Stop writing clients in C# for your Web APIs
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Stop writing clients in C# for your Web APIs

Auto generating client libraries and packages for Web API using NSwag and Azure DevOps

Times of writing your HttpClient setup to call REST API endpoint are over. It is just to much of repetitive code and taking care of the endpoints of the REST API service. I remember the days when SOAP was popular. Visual Studio would generate C# proxy classes for you based on the WSDL service definition and you would not have to care about the endpoint or the actual HttpClient class instance used for invoking the service endpoints. It was kind-a weird not have something like this for REST and have to write everything from the scratch for every REST service. Well there is option for that and there are in fact few of them. 

In this article I will cover usage of NSwag for generating clients for REST API in C# and TypeScript. Since I an not that much into TypeScript I will focus more on C#, but I will also walk through generating TypeScript clients.

Build WebAPI clients with PowerShell script

To start with NSwag you need to make sure you have documented your REST API with Swagger. I will not go deep with Swagger in this document, but you can check out some articles I wrote related to Swagger usage for documenting ASP.NET Core Web API projects (Setting up Swagger to support versioned API endpoints in ASP.NET CoreDisplaying Azure DevOps build number in Swagger UI for ASP.NET CoreDisplaying Azure DevOps build number in Swagger UI for ASP.NET Core) or you can check Microsoft Documentation for a kick start.

Let's assume you have your API documented with Swagger, we can start using NSwag. First thing you need to is add NuGet package references to Nswag.AspNetCore and NSwag.MSBuild packages in your API project.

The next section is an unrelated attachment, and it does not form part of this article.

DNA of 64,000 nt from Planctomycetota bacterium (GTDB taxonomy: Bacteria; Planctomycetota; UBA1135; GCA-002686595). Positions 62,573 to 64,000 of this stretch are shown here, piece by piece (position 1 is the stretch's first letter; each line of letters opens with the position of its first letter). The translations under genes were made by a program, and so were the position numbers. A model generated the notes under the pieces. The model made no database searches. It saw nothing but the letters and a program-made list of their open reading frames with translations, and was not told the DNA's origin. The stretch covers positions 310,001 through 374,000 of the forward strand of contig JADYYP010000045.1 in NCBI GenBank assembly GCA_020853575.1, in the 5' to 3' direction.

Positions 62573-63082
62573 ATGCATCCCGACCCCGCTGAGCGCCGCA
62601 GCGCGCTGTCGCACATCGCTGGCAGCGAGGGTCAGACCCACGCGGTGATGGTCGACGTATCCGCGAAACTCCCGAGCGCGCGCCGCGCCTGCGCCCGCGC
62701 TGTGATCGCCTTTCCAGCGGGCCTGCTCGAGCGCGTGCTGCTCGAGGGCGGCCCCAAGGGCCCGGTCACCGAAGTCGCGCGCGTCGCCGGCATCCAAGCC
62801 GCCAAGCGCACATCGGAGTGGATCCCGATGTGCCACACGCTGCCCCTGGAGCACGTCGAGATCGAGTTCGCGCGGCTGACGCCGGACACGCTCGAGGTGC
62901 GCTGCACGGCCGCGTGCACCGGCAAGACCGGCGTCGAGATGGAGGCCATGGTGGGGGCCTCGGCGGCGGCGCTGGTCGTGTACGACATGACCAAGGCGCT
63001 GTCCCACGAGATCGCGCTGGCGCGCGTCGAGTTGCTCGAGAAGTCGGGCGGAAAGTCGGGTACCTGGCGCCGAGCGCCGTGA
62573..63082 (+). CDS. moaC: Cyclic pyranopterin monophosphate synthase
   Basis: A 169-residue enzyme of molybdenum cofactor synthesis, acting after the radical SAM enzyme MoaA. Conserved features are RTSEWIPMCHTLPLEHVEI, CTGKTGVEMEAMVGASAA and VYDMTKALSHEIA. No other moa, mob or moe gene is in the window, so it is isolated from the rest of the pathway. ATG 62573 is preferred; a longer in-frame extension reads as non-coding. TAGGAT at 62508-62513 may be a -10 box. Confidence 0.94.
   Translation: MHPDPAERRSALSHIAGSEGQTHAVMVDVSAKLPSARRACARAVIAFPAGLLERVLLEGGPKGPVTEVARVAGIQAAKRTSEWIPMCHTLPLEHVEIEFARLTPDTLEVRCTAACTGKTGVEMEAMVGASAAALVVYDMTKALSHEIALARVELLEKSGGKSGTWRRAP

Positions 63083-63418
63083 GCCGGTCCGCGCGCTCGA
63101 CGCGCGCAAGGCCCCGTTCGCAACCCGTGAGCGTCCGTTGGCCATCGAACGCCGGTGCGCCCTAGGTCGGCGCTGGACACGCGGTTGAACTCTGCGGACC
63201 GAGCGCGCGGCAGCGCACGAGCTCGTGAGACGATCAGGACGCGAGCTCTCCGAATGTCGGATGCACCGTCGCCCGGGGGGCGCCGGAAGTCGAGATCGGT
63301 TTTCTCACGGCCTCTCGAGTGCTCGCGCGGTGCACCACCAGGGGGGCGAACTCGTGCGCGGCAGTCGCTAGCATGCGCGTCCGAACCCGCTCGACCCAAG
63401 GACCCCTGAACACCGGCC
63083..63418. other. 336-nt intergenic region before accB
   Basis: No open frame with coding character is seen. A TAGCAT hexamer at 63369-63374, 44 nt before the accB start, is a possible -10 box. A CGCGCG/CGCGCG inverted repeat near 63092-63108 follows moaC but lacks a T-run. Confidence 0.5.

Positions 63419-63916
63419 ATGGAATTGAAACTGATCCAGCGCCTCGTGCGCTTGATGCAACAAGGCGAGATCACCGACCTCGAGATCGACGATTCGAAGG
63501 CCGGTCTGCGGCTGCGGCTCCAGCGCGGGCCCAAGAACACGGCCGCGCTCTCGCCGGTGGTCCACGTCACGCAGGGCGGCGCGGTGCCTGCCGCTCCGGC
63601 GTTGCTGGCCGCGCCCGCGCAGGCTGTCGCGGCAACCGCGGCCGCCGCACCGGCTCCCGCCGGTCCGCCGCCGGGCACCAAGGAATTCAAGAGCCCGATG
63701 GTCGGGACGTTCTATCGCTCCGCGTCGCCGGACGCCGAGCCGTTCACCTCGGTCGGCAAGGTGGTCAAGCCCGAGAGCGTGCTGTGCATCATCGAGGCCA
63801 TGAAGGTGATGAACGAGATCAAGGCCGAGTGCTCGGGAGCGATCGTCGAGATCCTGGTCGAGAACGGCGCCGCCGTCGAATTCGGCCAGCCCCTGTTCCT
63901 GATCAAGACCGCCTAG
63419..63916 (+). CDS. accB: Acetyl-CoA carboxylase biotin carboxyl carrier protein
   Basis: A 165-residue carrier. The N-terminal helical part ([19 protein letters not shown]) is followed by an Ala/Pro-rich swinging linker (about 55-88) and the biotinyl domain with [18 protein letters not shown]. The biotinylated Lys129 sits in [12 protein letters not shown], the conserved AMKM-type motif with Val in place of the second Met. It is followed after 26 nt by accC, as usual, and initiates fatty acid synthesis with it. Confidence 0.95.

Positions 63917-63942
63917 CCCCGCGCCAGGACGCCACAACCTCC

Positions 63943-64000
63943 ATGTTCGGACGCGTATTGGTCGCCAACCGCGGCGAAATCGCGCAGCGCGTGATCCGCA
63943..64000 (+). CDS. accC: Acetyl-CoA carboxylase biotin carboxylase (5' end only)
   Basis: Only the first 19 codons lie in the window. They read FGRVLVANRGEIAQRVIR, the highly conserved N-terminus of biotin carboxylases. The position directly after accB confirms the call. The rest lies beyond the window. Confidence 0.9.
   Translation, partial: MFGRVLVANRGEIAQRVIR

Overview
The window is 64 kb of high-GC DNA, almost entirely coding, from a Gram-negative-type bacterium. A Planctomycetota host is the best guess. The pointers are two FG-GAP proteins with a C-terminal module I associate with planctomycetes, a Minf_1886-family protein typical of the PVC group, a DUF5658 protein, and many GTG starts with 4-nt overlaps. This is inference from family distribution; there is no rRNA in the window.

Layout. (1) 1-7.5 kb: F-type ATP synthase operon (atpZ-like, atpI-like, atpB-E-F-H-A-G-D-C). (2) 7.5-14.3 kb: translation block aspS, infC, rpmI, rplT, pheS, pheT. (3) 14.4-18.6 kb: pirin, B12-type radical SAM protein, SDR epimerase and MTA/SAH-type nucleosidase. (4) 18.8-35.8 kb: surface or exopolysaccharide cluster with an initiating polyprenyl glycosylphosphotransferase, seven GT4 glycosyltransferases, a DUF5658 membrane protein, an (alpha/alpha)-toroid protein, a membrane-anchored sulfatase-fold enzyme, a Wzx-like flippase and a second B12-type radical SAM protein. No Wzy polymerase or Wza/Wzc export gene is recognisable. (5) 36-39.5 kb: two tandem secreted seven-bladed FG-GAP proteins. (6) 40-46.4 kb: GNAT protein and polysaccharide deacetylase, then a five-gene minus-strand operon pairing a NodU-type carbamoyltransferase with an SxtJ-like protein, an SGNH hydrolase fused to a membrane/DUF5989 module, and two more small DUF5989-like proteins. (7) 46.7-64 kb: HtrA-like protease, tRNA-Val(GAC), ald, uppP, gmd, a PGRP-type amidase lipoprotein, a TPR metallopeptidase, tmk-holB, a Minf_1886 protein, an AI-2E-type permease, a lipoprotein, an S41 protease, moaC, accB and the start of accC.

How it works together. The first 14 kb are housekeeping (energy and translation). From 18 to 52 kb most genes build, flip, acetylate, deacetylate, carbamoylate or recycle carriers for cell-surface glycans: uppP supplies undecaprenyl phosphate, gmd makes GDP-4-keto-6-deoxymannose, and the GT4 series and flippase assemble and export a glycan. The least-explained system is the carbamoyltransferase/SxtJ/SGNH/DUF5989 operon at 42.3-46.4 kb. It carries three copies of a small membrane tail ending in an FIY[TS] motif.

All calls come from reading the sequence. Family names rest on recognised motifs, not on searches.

<Project Sdk="Microsoft.NET.Sdk.Web">
...
  <ItemGroup>
  ...
    <!-- Client code generator -->
    <PackageReference Include="NSwag.AspNetCore" Version="12.2.3" />
    <PackageReference Include="NSwag.MSBuild" Version="12.2.3">
      <PrivateAssets>all</PrivateAssets>
      <IncludeAssets>runtime; build; native; contentfiles; analyzers; buildtransitive</IncludeAssets>
    <Product>Sample API Service</Product>
    <Description>Sample ASP.NET Core WebApi REST Service</Description>
    </PackageReference>
  </ItemGroup>
  ...
</Project>

    
    

One you build and publish your API project these two packages will add libraries to publish folder and you will be able to call them to generate C# and TypeScript client classes. To make things simple, I will use NSwag libraries just to generate clients and put them in a Zip archive and copy to wwwroot folder of your Web API so that they can be downloaded and used in either C# or TypeScript (Angular, React, Vue) clients.

Note